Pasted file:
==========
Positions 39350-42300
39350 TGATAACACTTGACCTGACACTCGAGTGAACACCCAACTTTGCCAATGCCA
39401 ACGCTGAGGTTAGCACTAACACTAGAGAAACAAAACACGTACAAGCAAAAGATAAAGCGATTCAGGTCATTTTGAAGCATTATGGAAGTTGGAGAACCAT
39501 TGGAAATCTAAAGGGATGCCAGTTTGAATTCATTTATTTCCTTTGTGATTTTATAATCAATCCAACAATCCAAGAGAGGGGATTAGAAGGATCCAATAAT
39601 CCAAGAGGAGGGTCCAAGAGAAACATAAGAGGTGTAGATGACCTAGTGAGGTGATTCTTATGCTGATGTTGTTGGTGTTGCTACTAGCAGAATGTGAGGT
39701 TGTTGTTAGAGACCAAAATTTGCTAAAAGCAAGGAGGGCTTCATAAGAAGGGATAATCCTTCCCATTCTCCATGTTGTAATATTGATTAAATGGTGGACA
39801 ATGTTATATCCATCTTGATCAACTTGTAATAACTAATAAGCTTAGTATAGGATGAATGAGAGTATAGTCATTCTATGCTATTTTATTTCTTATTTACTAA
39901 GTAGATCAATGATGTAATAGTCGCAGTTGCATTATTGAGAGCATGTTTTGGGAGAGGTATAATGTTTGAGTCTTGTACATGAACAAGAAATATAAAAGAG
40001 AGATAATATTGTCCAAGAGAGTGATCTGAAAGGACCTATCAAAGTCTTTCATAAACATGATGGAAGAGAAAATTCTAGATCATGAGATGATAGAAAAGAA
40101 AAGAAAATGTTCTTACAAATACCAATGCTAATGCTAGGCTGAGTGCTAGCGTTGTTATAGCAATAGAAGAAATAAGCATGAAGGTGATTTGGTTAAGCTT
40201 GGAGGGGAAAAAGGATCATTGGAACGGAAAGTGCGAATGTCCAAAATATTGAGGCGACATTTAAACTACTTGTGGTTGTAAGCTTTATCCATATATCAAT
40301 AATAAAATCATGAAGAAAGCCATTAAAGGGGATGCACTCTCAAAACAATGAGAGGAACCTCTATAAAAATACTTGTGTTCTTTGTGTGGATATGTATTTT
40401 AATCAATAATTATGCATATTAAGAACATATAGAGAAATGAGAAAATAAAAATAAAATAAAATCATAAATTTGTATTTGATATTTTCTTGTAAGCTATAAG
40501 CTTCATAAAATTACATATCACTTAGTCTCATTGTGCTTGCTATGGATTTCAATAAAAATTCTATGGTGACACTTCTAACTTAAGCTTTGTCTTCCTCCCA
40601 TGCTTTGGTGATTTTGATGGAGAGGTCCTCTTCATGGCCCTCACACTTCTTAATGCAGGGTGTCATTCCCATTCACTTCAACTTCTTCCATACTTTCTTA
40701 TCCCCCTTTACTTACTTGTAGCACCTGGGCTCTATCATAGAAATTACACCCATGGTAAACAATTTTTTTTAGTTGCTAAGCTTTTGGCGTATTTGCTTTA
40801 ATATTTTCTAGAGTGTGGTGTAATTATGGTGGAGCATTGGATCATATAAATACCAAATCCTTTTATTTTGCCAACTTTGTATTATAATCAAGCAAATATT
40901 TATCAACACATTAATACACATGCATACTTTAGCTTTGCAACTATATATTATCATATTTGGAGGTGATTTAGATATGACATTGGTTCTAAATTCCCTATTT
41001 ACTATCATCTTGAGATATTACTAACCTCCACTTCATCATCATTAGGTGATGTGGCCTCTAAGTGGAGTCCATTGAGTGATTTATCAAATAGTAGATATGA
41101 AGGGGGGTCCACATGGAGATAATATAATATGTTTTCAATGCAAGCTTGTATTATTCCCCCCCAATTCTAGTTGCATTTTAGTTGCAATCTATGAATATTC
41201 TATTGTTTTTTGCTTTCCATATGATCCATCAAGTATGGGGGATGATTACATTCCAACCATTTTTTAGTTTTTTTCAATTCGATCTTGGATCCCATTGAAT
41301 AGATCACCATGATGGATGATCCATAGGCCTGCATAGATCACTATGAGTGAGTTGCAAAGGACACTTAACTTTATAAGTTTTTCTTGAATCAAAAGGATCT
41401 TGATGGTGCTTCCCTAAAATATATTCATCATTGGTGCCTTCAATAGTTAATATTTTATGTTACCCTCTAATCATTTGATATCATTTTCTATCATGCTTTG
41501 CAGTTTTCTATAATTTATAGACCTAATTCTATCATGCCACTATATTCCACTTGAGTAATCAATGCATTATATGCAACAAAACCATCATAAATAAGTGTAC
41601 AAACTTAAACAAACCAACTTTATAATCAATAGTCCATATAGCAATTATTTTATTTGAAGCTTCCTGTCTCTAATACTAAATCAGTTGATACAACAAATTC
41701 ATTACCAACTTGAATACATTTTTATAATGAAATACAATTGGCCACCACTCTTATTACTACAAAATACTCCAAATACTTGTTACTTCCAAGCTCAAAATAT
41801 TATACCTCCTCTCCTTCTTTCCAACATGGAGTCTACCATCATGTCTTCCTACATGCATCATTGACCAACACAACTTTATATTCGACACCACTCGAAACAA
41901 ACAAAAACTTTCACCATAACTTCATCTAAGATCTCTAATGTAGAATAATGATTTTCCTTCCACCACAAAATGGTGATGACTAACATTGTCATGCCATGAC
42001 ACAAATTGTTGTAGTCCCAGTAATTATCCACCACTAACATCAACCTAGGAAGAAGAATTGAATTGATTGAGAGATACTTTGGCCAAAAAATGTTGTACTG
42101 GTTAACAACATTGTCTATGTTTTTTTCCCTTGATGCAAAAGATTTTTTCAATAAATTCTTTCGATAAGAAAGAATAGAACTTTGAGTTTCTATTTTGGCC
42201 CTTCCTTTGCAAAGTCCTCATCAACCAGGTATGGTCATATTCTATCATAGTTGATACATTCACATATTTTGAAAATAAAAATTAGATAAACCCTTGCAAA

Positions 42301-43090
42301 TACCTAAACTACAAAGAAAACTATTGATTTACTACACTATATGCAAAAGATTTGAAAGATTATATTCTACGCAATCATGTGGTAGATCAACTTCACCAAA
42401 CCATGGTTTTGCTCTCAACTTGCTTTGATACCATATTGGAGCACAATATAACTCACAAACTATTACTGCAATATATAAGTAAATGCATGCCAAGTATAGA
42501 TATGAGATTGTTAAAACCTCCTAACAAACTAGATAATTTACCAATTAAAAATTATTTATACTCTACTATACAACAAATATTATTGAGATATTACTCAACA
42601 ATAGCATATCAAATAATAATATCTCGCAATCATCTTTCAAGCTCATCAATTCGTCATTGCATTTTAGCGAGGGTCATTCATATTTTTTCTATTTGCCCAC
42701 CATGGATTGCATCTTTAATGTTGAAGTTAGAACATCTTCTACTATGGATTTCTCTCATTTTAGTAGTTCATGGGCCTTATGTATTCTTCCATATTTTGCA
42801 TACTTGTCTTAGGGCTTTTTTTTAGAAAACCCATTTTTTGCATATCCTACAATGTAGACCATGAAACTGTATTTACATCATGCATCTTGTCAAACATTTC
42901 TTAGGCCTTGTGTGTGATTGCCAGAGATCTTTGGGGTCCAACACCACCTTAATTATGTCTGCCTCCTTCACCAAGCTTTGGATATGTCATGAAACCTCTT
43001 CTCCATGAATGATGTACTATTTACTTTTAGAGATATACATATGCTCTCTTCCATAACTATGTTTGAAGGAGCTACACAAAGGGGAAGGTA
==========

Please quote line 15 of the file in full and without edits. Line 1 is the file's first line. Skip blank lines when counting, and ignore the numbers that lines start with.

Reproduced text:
40601 TGCTTTGGTGATTTTGATGGAGAGGTCCTCTTCATGGCCCTCACACTTCTTAATGCAGGGTGTCATTCCCATTCACTTCAACTTCTTCCATACTTTCTTA